The centrality of Holy Week to the Christian narrative warrants this week’s posting. Participating in the various services of Holy Week as a pastor and worship leader, I nearly always observe the same pattern in the way congregants connect with the story. From Palm Sunday to Maundy Thursday and Good Friday, there are as many as five different worship services that are offered to give opportunity for congregant’s theological exploration of the themes of the week. (Many churches have offered nightly services and as many as four or five services on Good Friday alone!) My experience of this week in several different settings observes Christians who either reluctantly participate in the worship for the week (often living in the midst of the theological tension) or more often, they are disengaged Christians who do not participate in the services during the week but are present at sunrise service to celebrate the resurrection.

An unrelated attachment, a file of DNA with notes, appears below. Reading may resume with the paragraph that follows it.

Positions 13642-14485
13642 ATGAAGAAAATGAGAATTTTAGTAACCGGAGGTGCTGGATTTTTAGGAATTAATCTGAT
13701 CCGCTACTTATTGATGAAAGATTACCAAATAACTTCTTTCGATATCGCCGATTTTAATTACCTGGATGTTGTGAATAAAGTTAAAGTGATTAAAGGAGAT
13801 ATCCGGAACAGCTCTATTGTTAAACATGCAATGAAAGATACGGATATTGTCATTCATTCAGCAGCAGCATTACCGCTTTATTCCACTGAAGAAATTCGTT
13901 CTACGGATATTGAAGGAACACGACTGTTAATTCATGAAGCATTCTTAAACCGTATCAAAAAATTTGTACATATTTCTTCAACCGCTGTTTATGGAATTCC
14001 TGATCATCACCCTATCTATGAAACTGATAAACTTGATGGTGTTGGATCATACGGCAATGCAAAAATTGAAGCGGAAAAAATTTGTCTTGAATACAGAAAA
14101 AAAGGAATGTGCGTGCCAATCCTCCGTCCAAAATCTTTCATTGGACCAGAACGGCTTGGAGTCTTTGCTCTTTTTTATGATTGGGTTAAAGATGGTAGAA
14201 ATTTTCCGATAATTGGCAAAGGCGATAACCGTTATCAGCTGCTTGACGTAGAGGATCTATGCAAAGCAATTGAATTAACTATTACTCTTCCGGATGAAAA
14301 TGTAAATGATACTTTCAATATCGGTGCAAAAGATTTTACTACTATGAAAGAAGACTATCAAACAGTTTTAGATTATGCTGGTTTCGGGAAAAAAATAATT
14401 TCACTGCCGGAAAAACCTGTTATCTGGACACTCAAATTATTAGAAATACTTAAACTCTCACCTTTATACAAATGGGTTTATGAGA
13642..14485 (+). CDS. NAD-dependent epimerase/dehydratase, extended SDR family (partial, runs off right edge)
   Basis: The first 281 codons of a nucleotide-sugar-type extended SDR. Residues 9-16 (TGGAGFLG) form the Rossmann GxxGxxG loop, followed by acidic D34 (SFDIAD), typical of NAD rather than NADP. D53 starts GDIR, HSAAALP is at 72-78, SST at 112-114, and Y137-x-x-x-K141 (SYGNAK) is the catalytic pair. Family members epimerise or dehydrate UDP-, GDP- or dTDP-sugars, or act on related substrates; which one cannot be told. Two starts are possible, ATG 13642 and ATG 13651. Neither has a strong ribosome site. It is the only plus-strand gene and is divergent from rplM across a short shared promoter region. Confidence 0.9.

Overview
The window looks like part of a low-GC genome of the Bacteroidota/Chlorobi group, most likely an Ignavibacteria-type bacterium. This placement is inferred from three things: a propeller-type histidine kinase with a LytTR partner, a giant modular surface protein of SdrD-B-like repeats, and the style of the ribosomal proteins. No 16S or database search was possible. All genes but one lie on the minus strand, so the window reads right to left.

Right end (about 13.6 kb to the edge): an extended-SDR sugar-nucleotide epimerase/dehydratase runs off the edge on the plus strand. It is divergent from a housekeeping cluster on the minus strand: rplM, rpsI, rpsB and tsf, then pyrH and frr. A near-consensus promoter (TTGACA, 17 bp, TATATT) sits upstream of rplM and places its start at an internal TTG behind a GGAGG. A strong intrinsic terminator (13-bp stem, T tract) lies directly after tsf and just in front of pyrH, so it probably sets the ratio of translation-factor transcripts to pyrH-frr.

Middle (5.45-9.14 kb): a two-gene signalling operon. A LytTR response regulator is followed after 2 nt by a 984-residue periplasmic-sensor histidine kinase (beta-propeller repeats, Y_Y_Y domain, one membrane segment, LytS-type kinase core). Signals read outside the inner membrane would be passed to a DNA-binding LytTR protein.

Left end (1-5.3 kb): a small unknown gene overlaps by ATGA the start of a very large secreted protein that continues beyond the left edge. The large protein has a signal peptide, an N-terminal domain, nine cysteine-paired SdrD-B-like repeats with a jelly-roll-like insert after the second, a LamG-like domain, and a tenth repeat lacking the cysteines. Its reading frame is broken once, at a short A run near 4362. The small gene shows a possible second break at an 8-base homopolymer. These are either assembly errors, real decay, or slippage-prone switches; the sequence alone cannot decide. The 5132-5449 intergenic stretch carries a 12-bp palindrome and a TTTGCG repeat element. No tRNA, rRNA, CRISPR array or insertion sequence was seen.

Sure, an argument can be made that you can attend on Sundays and get the gaps in the story filled and be satisfied. You could say that weeknight services are not practical to the situation of many congregants and worshipers given their busy schedules. All true, but all those considerations do not account for my struggle with the failure of the average Christian to journey in wrestling with the contradictions, complexities and failures of Holy Week. Either in the privacy of the own ‘prayer closets’ or in communities of faith.